Readers want to experience rich moments, but you don’t have to lead them as much as nudge them in the right direction. Trust that less is more, and you’ll be able to deeply connect with your audience using only the essentials.

It’s Okay to Have Strong Opinions

Everyone has an opinion until they sit down to write a book. That’s when second-guessing and playing nice rear their ugly heads.

What if people don’t like my point of view?

I don’t want to hurt someone’s feelings.

 Should I say how I really feel?

For memoir in particular, it’s overwhelming to put on a stamp on your beliefs because people will know it’s how you feel. Spoiler: Even if you’re writing fiction, people will assume those are your beliefs too.

But strong opinions make a story interesting. It’s what has a reader flipping the pages and laughing out loud because they wish they had the courage to say the same thing. If you love chicken, you probably felt slightly offended by Bourdain’s opinion or felt called out and didn’t care.

“And chicken is boring. Chefs see it as a menu item for people who don’t know what they want to eat.”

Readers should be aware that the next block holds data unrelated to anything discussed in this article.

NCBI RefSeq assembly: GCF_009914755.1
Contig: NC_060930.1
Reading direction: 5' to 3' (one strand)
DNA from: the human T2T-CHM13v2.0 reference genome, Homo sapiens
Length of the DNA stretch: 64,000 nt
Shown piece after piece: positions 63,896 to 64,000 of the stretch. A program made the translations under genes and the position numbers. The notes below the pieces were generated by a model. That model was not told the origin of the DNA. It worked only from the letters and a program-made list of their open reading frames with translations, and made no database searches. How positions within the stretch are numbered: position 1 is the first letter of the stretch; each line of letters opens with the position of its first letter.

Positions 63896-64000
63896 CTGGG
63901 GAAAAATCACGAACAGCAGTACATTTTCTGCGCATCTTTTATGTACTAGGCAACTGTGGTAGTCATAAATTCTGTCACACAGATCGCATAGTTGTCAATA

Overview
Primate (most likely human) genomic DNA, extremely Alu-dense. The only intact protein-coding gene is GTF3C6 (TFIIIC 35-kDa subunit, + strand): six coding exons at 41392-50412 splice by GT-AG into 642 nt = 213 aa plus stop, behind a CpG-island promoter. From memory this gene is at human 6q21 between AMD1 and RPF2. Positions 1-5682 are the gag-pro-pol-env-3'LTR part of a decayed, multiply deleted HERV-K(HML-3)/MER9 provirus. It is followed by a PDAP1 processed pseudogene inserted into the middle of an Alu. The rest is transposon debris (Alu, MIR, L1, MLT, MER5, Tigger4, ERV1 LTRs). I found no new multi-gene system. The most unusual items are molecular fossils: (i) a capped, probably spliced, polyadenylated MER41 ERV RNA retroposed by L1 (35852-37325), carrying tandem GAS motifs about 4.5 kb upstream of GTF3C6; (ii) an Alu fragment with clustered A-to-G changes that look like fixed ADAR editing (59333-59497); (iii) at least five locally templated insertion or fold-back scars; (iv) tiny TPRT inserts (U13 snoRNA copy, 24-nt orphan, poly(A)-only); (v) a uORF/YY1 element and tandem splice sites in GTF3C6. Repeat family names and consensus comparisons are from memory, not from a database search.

He’s like the friend who tells you to change your outfit because it’s not flattering. You get defensive at first, but then realize he’s just looking out for you — wants you to know what people might say about you.

However, the running thread through each of these lessons is to be no one but yourself as a writer. Embrace what makes you odd and how you see the world. Be comfortable being the person people want to talk about, even if it’s not always glowing. Take risks and know it’s better to “fail” at who you are, rather than succeed at being who you are not.

These are the things we’ll never stop appreciating about Bourdain. They’re also what makes us miss him so much now.


Amanda Polick Nostalgia

Amanda Polick is a book coach for food and entertainment professionals based in Nashville, Tennessee. When she’s not eating her way through her newest stack of cookbooks, this former actor and improviser can be found looking for her next favorite performer. Her work has been featured in Cooking Light, Food & Wine, and Time and is now a regular columnist for DIYMFA. To reach out or learn more, visit her website for free inspiration and book writing guides.